At the forum, “Decisions, Decisions: Choices That Affect Retirement Income Adequacy,” experts on U.S. retirement policy offered insights about topics such as the impacts of a sustained low-interest-rate environment on retirement savings and retirement income, the influences of the employer match in 401(k) plans, and suggestions about how to help plans and participants optimize their distribution choices—in particular rollover, drawdown and annuity options.
Findings presented at the policy forum included:
- Roughly one-quarter of Baby Boomers and Gen-Xers, who would have had adequate retirement income under historical averages, would end up running short of money in retirement if today’s rates are assumed to be a permanent condition, although there is likely to be little impact from low bond rates on the lowest-income group.
- The current interest rate environment, and its duration, has implications for defined contribution plans in term of the type(s) of fixed-income offerings on the menu, as well as stable-value and target-date funds.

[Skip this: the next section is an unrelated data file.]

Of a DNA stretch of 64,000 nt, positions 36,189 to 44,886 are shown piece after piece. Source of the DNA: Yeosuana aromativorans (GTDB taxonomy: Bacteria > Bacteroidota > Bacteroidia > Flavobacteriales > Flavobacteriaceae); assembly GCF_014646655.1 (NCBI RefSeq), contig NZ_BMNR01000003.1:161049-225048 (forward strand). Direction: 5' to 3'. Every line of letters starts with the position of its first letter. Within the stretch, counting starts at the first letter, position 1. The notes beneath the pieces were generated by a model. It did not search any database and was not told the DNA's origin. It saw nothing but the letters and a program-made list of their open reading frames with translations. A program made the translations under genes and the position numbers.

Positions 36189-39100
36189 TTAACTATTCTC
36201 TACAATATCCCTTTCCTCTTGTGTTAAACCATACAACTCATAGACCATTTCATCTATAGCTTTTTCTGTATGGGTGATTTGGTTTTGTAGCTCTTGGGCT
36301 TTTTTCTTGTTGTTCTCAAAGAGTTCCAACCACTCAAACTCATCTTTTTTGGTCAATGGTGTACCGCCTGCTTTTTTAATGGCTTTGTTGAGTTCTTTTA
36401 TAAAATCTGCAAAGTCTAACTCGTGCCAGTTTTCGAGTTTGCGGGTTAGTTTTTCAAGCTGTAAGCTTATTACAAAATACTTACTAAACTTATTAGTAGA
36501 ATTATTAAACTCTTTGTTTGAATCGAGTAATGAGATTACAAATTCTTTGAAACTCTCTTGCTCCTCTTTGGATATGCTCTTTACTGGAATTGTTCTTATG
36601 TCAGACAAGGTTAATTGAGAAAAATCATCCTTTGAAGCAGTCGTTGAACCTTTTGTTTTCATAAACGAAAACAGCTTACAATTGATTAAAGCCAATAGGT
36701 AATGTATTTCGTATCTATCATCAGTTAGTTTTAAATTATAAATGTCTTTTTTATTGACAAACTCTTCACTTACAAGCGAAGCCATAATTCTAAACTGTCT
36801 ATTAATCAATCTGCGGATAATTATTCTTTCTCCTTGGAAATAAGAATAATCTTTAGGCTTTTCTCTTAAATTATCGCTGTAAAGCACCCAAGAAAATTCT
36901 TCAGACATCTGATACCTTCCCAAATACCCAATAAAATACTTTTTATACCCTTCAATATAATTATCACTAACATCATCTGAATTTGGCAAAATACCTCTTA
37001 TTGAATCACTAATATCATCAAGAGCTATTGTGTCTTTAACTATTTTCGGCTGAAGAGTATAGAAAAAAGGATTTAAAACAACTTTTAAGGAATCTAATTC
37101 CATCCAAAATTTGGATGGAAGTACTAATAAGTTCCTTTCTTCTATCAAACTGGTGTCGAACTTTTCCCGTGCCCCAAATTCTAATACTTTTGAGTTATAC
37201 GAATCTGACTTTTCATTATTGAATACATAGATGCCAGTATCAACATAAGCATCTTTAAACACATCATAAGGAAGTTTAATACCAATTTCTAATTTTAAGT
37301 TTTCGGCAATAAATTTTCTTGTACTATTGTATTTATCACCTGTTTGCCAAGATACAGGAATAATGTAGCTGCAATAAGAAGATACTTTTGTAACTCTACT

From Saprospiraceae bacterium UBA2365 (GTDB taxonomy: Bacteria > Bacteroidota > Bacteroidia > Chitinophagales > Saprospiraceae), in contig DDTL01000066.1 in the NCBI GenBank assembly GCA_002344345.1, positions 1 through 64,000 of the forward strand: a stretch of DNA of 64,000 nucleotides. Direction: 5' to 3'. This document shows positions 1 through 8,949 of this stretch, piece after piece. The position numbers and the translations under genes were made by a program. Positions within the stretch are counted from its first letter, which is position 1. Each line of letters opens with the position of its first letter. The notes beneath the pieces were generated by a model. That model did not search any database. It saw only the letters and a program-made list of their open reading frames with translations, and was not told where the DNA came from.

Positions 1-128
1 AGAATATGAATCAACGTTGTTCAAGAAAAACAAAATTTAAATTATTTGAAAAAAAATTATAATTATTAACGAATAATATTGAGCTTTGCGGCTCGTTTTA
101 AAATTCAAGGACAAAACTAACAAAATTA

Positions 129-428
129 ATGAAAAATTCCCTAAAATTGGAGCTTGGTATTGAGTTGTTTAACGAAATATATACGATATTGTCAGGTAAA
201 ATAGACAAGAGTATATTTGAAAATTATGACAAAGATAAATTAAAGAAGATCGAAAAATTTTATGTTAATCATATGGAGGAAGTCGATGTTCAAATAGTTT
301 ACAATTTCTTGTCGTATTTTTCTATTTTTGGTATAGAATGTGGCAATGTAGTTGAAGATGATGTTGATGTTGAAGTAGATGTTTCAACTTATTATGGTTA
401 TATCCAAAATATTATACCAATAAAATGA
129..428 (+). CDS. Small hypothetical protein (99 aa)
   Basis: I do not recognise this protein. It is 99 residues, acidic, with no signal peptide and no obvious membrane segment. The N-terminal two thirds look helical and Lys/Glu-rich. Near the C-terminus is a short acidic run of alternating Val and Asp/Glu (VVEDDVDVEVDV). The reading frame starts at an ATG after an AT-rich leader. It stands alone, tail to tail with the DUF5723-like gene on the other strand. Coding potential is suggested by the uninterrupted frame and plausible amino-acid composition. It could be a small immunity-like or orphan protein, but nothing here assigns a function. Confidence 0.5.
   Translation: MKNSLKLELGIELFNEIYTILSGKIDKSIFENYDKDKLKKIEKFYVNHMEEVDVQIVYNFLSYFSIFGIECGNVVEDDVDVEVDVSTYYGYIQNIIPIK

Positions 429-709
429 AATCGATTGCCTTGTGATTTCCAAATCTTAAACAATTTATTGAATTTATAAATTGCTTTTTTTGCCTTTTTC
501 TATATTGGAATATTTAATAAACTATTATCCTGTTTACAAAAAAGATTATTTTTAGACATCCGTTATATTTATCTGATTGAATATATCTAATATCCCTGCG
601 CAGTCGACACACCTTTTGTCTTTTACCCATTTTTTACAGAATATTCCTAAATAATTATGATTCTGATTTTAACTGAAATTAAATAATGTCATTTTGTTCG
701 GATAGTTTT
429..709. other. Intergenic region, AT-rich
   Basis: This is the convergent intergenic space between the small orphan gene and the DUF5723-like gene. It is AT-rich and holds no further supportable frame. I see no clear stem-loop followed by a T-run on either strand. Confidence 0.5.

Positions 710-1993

- The economic environment has had an impact on employer contributions to 401(k) plans—although among the minority of plan sponsors that suspended their matching contributions during the recent recession, many have restored them. Few employers have moved to less frequent matching cycles (such as annually), and the vast majority provide a 401(k) match coincident with their payroll cycle.
- The level of the match seems to have an impact on contribution levels in voluntary-enrollment 401(k) plans, less so with automatic enrollment plan designs.
- There doesn’t appear to be any linkage between adopting automatic enrollment and changes to the employer contribution level/timing.
- The vast majority of defined benefit (pension) plan participants who were not forced to take an annuity chose to take a lump-sum distribution.
- Plan design matters, both in term of the savings decisions participants make, and the decisions they make post-retirement.
Summaries of presentations are published in the July EBRI Notes online here.
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